O.K. You've gotten the news from your doctor and gone through all the stages of grief over the loss of an ability. You could have arthritis or asthma, be blind or deaf...your disability could be mental or physical. This article isn't about a specific condition. Instead, let's consider what to do once we've emotionally processed the loss and found ourselves alive on the other side. How, then, do we live in a way that capitalizes on what we have left? If we can focus our attitude, ability and resources in a positive direction, most of us, regardless of disability, have a good chance at a happy, productive life. For more information, try these popular books on long term disability resources.
Attitude plays a huge role in our future. How do we see our own condition? I didn't like it when they changed the terminology from handicap to disability. Words mean things! Handicap means you're playing with a disadvantage, whereas, disabled means you can't be in the game. Do you want to be in the game? The first thing to do is to stop seeing yourself in terms of disability. I've known people who had productive jobs and happy families who were blind, deaf, suffered from Cerebral Palsy and amputation. Though they qualified, they refused to accept the unnecessary support of others. I also knew a man with vast creative talent and intelligence who used a criminal record and a dustup with a co-worker to qualify for full disability support. If you want to live a happy, productive life, you must begin to see yourself, not as disabled, but as having a handicap to overcome. Sure, there are severe physical and mental disabilities that require the full support of others to survive, but if you can understand this sentence, you don't have anything that severe...so start focusing on what you have rather than what you lost.
To focus on your ability, you need to dump all the labels that classify you by your impairment. When my left arm was disabled, I decided to be right-handed. My writing was slow and sloppy at first, but I focused on the ability of my right arm rather than the impairment of my left. Don't focus on you blindness but on your hearing, smell, taste, touch and mental abilities. Take an inventory of all the skills, talents, and abilities you have left and begin to find things you can do to capitalize on them. My former abuse, addictions, mistakes, losses and chronic illnesses make me particularly sensitive and useful to people going through similar stuff. I guess, in a way, my disabilities have become my abilities. Take some time to make an honest inventory of what you've got, rather than what you lost. You probably have a lot more resources than you imagine.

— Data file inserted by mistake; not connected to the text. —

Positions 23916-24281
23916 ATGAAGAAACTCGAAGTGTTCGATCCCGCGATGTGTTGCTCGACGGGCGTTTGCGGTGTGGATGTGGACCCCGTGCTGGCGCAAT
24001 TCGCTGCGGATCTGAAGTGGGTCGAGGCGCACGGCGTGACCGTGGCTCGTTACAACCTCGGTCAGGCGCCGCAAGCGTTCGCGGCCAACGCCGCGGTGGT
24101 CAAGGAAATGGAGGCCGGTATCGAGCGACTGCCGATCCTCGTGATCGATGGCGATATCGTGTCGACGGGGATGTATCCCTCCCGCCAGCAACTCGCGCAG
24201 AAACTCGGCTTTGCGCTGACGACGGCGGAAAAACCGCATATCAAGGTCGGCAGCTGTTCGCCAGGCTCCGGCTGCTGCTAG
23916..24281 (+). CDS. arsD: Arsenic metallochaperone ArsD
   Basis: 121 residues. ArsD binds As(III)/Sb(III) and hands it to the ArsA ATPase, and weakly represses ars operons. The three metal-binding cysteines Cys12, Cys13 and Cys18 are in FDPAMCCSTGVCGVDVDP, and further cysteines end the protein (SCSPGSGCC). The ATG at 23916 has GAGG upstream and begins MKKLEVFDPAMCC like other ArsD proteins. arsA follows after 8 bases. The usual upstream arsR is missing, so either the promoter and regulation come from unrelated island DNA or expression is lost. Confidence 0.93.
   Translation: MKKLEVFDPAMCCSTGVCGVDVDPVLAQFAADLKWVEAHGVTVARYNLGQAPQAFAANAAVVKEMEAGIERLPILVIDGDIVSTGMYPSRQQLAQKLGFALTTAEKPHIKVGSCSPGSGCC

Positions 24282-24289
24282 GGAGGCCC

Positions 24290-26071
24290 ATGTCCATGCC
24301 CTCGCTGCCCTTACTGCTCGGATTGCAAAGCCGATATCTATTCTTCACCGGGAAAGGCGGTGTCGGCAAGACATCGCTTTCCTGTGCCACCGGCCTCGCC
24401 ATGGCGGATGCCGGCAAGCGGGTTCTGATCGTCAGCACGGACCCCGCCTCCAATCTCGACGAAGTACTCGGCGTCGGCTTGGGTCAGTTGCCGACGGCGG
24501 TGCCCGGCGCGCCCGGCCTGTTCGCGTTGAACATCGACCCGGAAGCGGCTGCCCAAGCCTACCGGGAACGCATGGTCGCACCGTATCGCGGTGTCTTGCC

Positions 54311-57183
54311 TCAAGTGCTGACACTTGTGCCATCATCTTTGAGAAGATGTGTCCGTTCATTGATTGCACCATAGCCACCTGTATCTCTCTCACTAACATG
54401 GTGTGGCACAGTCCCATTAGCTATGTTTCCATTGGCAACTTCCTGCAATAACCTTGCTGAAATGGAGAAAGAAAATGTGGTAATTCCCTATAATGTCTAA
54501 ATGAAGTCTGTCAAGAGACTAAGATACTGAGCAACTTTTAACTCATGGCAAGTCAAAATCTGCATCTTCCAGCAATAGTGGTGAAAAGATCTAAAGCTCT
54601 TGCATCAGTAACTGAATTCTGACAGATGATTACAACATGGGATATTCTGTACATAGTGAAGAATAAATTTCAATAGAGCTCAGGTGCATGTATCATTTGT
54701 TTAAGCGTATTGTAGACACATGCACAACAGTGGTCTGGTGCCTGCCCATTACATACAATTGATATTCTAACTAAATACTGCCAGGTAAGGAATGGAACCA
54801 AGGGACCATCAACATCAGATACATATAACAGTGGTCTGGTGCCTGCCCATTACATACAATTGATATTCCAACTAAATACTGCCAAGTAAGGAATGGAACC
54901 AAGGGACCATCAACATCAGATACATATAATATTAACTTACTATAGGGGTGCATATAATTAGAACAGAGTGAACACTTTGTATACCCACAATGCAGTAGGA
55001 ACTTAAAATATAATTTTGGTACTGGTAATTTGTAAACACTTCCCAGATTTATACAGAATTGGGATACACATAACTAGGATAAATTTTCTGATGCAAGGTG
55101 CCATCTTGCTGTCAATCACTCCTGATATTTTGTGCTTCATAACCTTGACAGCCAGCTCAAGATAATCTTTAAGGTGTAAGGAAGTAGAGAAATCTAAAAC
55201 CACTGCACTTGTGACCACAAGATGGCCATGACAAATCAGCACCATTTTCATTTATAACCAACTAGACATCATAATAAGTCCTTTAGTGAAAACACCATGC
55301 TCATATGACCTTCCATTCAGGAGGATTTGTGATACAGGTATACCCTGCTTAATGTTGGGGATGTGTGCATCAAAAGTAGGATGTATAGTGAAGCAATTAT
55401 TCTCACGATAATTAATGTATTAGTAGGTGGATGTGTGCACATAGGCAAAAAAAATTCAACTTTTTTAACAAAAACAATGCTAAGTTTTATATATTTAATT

After you've adjusted your attitude and assessed your abilities, it's time begin assembling your other resources. When I built my own home, it took me as long to arrange and collect the materials and subcontractors as it did to actually build the house. Developing resources will be a full-time job until you have a full-time job. You can learn a lot about resources on the Internet. Disability Info is a great place to begin your research on what resources are available to help you overcome your particular handicap. Collect and read everything you can find. Once you've decided on a field of interest you'd like to pursue, research everything you can find on it to figure out how you can work around your handicap. Don't forget your family and friend resources, with one caution...only accept help you actually need from people. Dependence is easy to develop but harmful for you and for the person helping.
So, you've adjusted your attitude, focused on your abilities and assembled your resources. Now it's time to get out there and stub your toe, bang your head, fail, get up and try again...just like everyone else. Welcome to the mainstream!
If you're looking for help with a disability, you can find that help with God. You can renew your body, mind and spirit with God's help. If you want His help, go to Healing From God.
Acne Home Remedies
Attitude And Health
Caring For Chronic Illness
Cystic Fibrosis Symptoms
Elder Health Care